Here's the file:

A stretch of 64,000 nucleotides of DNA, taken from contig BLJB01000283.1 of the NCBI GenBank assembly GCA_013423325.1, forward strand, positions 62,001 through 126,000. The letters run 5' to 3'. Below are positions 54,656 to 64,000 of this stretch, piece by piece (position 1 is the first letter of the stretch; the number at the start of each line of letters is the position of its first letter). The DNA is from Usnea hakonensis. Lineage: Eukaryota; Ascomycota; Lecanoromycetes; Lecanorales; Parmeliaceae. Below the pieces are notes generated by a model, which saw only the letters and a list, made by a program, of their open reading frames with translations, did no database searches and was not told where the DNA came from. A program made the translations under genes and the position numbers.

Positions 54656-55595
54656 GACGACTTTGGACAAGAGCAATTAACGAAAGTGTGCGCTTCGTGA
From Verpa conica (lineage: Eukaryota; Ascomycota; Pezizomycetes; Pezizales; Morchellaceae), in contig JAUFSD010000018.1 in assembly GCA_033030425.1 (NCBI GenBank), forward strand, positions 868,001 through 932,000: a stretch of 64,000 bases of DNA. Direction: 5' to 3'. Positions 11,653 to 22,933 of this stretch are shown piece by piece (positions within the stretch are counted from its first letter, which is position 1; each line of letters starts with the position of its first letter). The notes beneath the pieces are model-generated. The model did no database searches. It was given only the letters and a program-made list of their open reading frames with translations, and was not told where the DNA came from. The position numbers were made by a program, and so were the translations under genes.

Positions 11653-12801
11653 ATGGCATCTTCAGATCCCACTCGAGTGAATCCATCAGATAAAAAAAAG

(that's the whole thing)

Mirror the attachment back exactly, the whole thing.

A stretch of 64,000 nucleotides of DNA, taken from contig BLJB01000283.1 of the NCBI GenBank assembly GCA_013423325.1, forward strand, positions 62,001 through 126,000. The letters run 5' to 3'. Below are positions 54,656 to 64,000 of this stretch, piece by piece (position 1 is the first letter of the stretch; the number at the start of each line of letters is the position of its first letter). The DNA is from Usnea hakonensis. Lineage: Eukaryota; Ascomycota; Lecanoromycetes; Lecanorales; Parmeliaceae. Below the pieces are notes generated by a model, which saw only the letters and a list, made by a program, of their open reading frames with translations, did no database searches and was not told where the DNA came from. A program made the translations under genes and the position numbers.

Positions 54656-55595
54656 GACGACTTTGGACAAGAGCAATTAACGAAAGTGTGCGCTTCGTGA
From Verpa conica (lineage: Eukaryota; Ascomycota; Pezizomycetes; Pezizales; Morchellaceae), in contig JAUFSD010000018.1 in assembly GCA_033030425.1 (NCBI GenBank), forward strand, positions 868,001 through 932,000: a stretch of 64,000 bases of DNA. Direction: 5' to 3'. Positions 11,653 to 22,933 of this stretch are shown piece by piece (positions within the stretch are counted from its first letter, which is position 1; each line of letters starts with the position of its first letter). The notes beneath the pieces are model-generated. The model did no database searches. It was given only the letters and a program-made list of their open reading frames with translations, and was not told where the DNA came from. The position numbers were made by a program, and so were the translations under genes.

Positions 11653-12801
11653 ATGGCATCTTCAGATCCCACTCGAGTGAATCCATCAGATAAAAAAAAG